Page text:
Woods, who will make his return to golf next week at Augusta National after months of seclusion after revelations that he cheated on his wife, is shaping up to be a big market for bettors in Britain.
"We'll absolutely certainly take a couple of million (pounds) on it ourselves," William Hill spokesman Rupert Adams said Tuesday. "So far, people are sensibly reluctant to part with their cash until two or three days beforehand ... because once you place your bet you can't cancel it."
Both William Hill and Ladbrokes have Woods listed as the 4-1 favorite to win, even though he has not competed since driving his vehicle into a tree outside his home in late November. The 34-year-old Woods has won the Masters four times and has 14 majors overall. The tournament starts April 8.
Phil Mickelson is the second favorite behind Woods at 9-1, and Ernie Els is third at 10-1, according to William Hill. But besides the usual bets about making the cut or finishing outside the top 10, markets are open on whether he will hit the fairway on his opening drive, miss the fairway, or even hit a tree.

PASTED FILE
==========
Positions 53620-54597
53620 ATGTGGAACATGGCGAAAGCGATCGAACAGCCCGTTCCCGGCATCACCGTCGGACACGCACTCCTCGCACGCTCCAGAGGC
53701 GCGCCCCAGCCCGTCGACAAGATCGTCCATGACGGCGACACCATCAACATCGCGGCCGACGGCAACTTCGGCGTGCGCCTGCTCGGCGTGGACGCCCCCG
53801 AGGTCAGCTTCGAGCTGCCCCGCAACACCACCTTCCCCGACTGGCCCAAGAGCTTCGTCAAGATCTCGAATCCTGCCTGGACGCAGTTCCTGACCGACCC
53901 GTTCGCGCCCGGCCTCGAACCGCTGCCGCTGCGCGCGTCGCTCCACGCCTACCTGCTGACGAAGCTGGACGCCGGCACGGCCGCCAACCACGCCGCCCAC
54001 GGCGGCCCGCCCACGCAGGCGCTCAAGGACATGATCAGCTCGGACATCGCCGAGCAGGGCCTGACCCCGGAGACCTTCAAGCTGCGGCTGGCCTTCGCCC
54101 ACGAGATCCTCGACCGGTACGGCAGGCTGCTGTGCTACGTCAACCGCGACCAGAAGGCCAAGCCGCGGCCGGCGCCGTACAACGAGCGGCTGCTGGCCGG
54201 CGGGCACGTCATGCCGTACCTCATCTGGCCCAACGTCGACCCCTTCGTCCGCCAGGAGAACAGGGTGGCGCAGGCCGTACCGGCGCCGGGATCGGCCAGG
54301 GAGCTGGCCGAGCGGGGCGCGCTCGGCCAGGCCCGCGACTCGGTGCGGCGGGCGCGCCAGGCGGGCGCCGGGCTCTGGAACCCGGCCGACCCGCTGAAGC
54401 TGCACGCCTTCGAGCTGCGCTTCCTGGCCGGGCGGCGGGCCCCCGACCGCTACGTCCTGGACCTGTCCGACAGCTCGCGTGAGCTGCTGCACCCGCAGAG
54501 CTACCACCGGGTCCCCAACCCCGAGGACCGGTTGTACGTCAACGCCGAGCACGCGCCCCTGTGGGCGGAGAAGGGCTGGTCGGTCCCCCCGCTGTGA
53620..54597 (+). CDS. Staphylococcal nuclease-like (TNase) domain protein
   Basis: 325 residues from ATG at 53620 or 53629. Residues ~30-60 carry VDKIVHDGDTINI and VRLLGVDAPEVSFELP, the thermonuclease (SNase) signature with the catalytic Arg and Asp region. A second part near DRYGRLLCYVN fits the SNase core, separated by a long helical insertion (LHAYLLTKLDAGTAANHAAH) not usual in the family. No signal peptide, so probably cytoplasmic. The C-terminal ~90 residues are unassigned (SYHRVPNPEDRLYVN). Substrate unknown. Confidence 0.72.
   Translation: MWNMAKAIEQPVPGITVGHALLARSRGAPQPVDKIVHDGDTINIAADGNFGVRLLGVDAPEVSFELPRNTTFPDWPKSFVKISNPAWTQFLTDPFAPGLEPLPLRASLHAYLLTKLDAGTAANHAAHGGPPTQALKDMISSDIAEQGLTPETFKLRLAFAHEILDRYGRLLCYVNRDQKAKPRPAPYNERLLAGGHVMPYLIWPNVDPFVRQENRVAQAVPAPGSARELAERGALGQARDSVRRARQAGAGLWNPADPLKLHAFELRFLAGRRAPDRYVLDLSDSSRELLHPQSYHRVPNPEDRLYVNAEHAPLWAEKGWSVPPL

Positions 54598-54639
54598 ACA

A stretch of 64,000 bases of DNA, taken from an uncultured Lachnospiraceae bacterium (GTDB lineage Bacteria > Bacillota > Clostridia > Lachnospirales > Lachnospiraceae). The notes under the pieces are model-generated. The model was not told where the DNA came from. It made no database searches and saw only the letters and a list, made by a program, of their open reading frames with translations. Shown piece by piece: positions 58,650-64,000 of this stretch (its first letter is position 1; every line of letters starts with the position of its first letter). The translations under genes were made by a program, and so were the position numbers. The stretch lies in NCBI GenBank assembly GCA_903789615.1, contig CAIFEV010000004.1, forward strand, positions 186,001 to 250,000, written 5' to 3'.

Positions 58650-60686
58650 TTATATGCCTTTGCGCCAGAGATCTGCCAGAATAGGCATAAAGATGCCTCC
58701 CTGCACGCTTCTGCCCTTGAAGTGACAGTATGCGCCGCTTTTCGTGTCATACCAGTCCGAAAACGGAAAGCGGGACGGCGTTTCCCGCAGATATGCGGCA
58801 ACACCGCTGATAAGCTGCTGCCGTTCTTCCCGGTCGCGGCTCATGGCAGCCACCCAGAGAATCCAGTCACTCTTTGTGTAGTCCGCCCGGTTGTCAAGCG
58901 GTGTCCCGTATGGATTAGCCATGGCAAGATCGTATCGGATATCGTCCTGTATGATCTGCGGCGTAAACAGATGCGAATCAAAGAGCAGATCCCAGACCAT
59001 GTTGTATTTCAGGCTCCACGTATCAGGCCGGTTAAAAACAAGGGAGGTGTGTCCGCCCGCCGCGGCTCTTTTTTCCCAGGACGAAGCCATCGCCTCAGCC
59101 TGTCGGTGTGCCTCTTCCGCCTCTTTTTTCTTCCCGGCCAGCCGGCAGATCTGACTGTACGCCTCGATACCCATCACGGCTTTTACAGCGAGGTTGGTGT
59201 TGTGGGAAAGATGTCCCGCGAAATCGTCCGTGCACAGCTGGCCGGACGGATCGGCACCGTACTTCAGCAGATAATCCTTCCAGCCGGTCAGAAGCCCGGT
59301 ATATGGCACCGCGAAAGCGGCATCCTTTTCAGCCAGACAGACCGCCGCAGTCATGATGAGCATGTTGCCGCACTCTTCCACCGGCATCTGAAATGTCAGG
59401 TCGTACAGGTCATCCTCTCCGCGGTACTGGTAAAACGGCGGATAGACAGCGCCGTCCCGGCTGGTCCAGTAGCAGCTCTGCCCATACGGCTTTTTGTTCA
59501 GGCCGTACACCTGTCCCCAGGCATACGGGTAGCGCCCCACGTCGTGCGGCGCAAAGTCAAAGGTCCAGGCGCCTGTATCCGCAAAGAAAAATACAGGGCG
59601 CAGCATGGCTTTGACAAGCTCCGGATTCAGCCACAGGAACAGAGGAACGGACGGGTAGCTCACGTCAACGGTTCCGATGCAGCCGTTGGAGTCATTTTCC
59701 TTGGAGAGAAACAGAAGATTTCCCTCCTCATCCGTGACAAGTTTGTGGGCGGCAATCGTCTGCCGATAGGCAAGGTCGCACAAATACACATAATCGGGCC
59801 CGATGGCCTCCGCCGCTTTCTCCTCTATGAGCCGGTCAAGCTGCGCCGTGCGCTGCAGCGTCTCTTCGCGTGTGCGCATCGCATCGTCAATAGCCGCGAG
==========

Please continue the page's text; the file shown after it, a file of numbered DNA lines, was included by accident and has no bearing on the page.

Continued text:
"We've got a whole host (of markets), the funnies around to the serious," Ladbrokes spokesman Nick Weinberg said. "Obviously, (we've) priced him up to win the major, to miss the cut, to have a fight with a fan on the first tee, to kiss an anonymous blonde -- which doesn't include (John) Daly, we point out."
Despite any off-the-course problems, both Adams and Weinberg said that bettors will stand behind Woods with their money.
"He could have 10 years off the sport and there'd be punters backing him," Weinberg said.
William Hill is already offering 26 markets on Woods, and Hill said they expect to open 10 more over the weekend.
"Things like: Will he have an argument? Will he throw a club? Will he break a club in anger? Will there be a streaker on the final green? Will Elin (Nordegren) be seen in the crowd?" Adams said.
But Adams is hoping some of the money pouring in goes against Woods winning his fifth green jacket.
"We don't want to attract too much money on him," Adams said, "because the first rule of golf bookmaking is never take on Tiger."